LEADING ARTICLE : No more Paddy in the middle

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The Independent Online
You could easily imagine Paddy Ashdown as a square-jawed Outward Bound course instructor, giving them hell. "Get up that mountain, Blair," he would scream at Labour's newly recruited leader. "You horrible little man," he would boom as the hapless John Major fell into a stream. But although he was tough, Mr Ashdown would always be fair, never showing favouritism.

Until now. As the Tory ranks lie face down in the mud, exhausted and defeated, pigged out on port and cigars, Captain Ashdown has finally given up on the Conservative Party. They'll never be any good, he has concluded. The Liberal Democrats will refuse to keep the Tories in office if they lose their overall majority.

This is an extraordinary announcement, ending Mr Ashdown's longstanding policy of maintaining an equal distance between his party and its rivals. His despair with the Tories highlights the depth of their unpopularity and a widespread belief that nothing now can save them.

This historic shift also shows how much he thinks Labour has changed. For, although Mr Ashdown remains at arm's length from Mr Blair's party, he clearly sees it as one with which he can do business. Mr Ashdown has for some time felt more at ease with Labour than the Tories. But he has kept quiet, careful not to frighten Tories who might be worried that, in voting Lib Dem, they might be letting Labour in by the back door. With Mr Blair as leader, that concern has diminished. Indeed, any hint of associating with the Tories now seems, to Mr Ashdown, more of an electoral liability than an asset.

His new strategy carries risks. Tory HQ will lump Labour and the Liberal Democrats together, attacking one for the policies of the other. So if Labour politicians say: "No new taxes", Conservatives will point out that the Liberal Democrats would raise income tax by 1p to pay for improved education.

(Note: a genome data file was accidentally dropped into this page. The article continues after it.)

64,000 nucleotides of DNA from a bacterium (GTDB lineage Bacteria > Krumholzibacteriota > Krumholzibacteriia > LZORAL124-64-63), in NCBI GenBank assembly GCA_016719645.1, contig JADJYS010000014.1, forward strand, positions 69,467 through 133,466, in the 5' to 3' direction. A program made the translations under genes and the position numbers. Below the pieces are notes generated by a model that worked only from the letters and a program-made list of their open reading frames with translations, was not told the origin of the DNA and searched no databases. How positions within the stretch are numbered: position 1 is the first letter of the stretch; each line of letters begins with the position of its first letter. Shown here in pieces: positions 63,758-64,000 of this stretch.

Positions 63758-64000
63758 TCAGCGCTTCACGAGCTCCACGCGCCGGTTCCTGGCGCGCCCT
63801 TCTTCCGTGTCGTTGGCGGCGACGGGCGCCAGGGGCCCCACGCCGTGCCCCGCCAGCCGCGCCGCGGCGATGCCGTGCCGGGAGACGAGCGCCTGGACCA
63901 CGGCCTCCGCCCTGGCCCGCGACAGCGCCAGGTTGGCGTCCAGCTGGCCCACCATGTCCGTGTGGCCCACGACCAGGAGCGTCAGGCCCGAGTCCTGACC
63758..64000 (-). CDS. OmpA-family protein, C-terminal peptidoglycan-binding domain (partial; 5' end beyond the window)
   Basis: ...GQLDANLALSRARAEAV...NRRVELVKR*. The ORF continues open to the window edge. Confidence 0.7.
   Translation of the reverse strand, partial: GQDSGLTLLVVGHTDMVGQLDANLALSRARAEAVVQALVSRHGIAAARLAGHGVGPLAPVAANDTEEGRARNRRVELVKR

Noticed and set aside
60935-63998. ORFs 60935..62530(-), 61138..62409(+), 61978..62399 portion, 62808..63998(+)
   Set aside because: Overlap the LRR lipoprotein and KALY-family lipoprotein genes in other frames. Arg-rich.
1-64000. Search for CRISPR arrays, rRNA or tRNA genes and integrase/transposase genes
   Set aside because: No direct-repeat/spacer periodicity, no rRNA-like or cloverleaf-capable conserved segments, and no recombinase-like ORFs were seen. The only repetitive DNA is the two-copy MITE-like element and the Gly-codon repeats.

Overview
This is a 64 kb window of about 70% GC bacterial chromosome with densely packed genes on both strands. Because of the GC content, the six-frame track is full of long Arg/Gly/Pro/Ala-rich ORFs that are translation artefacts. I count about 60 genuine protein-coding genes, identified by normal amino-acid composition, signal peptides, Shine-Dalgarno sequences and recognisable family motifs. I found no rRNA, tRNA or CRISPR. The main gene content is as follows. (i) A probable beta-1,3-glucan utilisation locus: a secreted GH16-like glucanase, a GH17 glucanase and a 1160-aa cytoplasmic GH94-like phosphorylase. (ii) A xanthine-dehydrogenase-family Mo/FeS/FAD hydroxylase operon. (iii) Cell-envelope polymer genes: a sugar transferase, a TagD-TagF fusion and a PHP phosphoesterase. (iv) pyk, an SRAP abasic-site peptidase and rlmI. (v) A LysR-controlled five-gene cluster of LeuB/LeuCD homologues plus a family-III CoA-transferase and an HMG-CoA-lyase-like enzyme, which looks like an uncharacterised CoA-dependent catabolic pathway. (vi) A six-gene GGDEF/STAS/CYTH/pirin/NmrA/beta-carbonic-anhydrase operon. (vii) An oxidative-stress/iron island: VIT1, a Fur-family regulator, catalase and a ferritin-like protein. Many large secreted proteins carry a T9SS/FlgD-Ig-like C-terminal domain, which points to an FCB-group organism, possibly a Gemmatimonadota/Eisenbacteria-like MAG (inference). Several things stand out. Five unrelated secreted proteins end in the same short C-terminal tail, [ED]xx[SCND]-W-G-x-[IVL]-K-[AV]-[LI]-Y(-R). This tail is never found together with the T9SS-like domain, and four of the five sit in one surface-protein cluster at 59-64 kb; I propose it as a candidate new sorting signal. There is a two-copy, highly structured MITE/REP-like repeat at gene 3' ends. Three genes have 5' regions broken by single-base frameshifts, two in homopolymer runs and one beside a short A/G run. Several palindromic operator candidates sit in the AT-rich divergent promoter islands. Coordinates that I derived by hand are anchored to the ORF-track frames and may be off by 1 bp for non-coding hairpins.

Mr Ashdown's calculation is that the policies which make his party most distinctive - constitutional reform, decentralisation, environmental improvement and a better education system - now stand a measurably better chance of being adopted by a Blair government than any credible alternative.

The weakness of Mr Ashdown's position is that he has made his move without securing anything in return from Mr Blair. Only time will tell whether this stance will work to the Lib Dems' advantage: it is still possible that in the event of a hung parliament he could deny office both to Mr Blair and Mr Major, threatening a second general election if Labour is not prepared to meet his terms for co-operation. He probably also calculates that in these circumstances, Mr Blair would not be personally averse to push in a more radical direction.

The core point is that New Labour needs the Liberal Democrats to help nurture its more radical instincts, which are likely to get duller the closer Mr Blair gets to controlling the centralised government machine, hardened by 16 years of single party domination. Mr Ashdown may now be willing Labour on to succeed, but he'll still need all his military hectoring, not to mention top class tactical instincts, to make sure that Mr Blair climbs all the way to the top of the netting.